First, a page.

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Old 01-23-2012, 10:11 PM   #16
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How to avoid surprises when buying a house


Great post - and great follow-up comments, everybody. And I've got a minor horror story I want to share with everyone.

My wife and I are currently living a home (2nd floor of a triple decker condo in Eastern MA) that is our second purchase, and boy have we learned a lot. First off, we had a terrific home inspector (if anyone needs the name of a hyper-detailed and conservative home inspector in the Boston area, let me know) who highlighted some not-so-terrific red flags. They weren't enough for us to not buy the home, but a red flag is a red flag. In hindsight, we shouldn't have bought the place.

In the 8+ months that we've lived here, we've uncovered a lot of shortcuts that were taken when the unit was redone some years ago. The guy who did it was a carpenter by trade, and really did some lovely woodwork in the place, enough to really up the value of the home and enough to make us put in an offer almost immediately, but he also did a lot of unpermitted work himself, which we're paying through the nose to repair.

We've found: outlet boxes that are coming out of the wall, illegal plumbing under sinks, and major problems with the vent stack in the bathroom.

The worst part is just too crazy: last summer, our neighbor below us was complaining that we were leaking from our bathroom. After some detective work by the plumbers, we decided that we needed to open up the wood-covered hot tub (a red flag was that the inspector couldn't open up the tub to look at the fixtures!), and see underneath the shower. When we finally did, we uncovered a slew of problems that were not visible to the inspector, and if we had, we wouldn't have bought the place. SO... an incorrect vent stack was used and was not placed high enough, tubing from the shower and bath were too skinny, and, to take the cake - there was no copper pan under the walk-in shower! So water was literally seeping through the grouting and through the joists under the shower and through our neighbor's ceiling. It was jaw-droppingly awful. Overall we ended up paying 5k to get the shower tiles taken apart from the waist below just so a copper pan could be put in place, mudded, and tiled up again.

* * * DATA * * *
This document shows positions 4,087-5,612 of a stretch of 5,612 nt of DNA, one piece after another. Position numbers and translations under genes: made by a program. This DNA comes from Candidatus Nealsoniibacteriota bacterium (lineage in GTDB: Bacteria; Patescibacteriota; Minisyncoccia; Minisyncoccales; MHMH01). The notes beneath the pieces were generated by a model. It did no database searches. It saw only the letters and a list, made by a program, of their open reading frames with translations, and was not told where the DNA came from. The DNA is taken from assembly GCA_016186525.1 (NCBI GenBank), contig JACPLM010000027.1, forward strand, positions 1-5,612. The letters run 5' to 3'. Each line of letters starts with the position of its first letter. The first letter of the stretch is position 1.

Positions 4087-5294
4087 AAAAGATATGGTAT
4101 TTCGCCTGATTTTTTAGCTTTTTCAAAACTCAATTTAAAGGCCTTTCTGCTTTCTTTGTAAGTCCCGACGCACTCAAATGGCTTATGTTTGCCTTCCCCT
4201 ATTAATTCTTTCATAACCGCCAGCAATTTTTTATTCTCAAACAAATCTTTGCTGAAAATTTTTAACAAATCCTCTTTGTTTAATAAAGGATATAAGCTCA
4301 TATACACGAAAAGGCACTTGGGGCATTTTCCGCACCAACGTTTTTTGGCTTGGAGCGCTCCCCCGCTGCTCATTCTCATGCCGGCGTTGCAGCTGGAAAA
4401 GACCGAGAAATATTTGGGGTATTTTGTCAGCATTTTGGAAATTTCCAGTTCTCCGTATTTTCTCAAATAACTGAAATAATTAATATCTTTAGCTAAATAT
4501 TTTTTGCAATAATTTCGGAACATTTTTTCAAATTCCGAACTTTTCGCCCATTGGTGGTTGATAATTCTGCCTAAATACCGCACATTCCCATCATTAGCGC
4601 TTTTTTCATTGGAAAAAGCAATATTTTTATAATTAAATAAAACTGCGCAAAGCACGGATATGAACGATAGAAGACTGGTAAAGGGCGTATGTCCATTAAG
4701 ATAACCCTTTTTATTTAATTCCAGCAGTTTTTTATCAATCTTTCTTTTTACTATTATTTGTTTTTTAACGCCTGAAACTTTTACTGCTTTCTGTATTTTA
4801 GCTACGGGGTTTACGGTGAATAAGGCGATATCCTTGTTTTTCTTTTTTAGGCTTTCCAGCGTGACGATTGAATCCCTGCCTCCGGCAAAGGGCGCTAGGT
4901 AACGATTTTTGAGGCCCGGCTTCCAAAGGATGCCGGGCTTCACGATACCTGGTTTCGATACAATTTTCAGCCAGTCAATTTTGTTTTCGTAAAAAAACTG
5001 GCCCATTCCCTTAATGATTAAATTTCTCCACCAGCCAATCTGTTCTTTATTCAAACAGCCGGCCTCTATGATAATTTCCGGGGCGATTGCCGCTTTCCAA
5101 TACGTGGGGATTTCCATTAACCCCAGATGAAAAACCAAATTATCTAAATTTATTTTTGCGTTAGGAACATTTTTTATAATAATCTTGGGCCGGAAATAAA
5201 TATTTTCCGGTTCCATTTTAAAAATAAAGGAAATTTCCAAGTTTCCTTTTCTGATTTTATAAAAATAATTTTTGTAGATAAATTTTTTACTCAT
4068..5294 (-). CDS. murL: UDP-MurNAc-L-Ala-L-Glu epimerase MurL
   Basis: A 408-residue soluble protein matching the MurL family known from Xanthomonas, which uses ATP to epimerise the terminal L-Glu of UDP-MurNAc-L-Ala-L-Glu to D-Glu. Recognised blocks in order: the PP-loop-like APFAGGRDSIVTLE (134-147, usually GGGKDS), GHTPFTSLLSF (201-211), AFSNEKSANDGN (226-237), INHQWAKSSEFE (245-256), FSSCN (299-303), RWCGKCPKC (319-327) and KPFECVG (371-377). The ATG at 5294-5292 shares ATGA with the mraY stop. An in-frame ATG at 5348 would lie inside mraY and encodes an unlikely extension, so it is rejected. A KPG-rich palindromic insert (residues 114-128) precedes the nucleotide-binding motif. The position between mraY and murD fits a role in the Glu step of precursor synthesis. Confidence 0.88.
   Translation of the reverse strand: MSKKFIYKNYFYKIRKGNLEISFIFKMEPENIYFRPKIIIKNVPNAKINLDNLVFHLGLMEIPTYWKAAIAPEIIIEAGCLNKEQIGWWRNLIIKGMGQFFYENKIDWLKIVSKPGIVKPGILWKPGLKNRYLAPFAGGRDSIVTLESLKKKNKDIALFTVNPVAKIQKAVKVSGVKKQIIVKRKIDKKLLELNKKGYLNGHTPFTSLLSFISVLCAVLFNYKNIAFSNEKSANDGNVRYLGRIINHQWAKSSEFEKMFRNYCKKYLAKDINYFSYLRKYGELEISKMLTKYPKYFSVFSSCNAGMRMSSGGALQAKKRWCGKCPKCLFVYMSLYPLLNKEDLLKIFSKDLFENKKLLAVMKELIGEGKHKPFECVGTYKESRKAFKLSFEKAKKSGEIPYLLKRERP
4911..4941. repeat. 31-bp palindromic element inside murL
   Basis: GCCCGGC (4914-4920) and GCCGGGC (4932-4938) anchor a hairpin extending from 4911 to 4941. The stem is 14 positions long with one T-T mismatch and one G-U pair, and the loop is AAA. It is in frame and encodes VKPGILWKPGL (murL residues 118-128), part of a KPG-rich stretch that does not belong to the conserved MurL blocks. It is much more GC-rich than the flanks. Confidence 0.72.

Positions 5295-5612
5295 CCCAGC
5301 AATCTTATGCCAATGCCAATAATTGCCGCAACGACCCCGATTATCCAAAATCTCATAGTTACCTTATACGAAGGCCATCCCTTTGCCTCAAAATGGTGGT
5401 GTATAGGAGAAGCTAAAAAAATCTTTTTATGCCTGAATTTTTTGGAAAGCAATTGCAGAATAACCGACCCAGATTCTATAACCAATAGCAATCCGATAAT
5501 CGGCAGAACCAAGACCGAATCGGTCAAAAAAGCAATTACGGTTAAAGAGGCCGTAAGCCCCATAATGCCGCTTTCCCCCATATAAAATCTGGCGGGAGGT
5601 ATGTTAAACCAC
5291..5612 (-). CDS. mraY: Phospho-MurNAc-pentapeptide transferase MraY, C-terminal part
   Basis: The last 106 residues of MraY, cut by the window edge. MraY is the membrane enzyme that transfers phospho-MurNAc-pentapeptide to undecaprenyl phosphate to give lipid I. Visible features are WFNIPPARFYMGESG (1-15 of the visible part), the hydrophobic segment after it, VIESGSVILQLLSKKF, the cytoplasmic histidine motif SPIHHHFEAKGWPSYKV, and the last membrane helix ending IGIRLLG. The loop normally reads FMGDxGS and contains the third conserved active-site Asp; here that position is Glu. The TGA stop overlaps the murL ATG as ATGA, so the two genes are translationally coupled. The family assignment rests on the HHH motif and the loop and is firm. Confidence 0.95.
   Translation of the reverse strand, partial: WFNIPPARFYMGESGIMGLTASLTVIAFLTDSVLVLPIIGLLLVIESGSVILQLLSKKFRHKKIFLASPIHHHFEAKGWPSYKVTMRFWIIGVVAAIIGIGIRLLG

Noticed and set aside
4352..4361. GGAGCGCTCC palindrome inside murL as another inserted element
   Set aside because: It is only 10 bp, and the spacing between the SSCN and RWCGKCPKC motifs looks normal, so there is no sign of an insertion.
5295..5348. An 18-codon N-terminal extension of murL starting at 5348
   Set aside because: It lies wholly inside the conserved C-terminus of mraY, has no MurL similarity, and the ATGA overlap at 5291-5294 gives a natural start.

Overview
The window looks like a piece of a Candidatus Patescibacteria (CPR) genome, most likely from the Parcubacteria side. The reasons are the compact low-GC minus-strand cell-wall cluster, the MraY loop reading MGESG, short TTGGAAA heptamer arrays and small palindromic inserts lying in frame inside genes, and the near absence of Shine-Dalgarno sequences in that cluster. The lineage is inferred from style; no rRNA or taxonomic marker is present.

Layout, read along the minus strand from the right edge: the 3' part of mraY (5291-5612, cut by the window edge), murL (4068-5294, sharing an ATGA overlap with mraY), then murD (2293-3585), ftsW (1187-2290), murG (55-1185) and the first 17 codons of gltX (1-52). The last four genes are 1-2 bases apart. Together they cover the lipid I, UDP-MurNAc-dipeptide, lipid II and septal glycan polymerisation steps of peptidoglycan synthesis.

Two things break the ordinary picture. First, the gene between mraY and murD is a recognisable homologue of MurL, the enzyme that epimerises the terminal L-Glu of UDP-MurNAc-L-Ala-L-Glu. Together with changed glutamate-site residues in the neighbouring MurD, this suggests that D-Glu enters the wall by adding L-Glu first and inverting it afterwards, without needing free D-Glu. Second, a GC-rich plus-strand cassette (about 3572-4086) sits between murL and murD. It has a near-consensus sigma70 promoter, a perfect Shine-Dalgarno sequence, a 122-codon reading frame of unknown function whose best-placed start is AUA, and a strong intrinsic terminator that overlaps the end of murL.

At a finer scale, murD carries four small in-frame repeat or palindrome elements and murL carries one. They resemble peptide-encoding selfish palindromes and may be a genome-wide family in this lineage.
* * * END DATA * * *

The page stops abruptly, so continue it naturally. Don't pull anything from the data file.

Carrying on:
Lesson: if it looks like some things are hard for the inspector to get to, it may be because some scary things are hidden. Watch those red flags - don't let your feelings for a new house get in the way of common sense!

We're renting next time...
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Old 07-15-2012, 06:43 PM   #17
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How to avoid surprises when buying a house


Here's another good tip. If you are going it alone (without an inspector - which I don't recommend), take a nail set or a moisture meter tester with you when you do the first walk-through of the property (before you even offer). When you look in the bathroom, finished basement, and the kitchen, carefully push the nail set or the tester in a questionable area to detect a possible moisture issue. Solid drywall should not crumble or be soft. If you find soft areas especially in a basement remodel (red-flag), the work was probably done wrong.

You don't have to be a negative Nancy with your realtor, but there is nothing wrong with being thorough before you make an offer. Save some inspection money up front by doing a pre-inspection. Don't rely on the inspector to root out every problem. If you find a solid contender that you want to make an offer on, then definitely line up your inspector. Know what to look for.

Basements: Moisture, mold, window egress rot, framing and foundation issues.
Attics: Insulation, water leaks, roof issues (how many layers?), water heaters, ducts, air flow for heating
Kitchens: GFCIs, dishwasher drains, crappy remodels (permit issues).
Bathrooms: same as kitchens (permit issues), moisture, mold, venting fan (decibel level and recycling ability)

If the house is advertised as completely re-modeled, be wary of flippers. Go over every inch of the remodel and get the permit approval copies.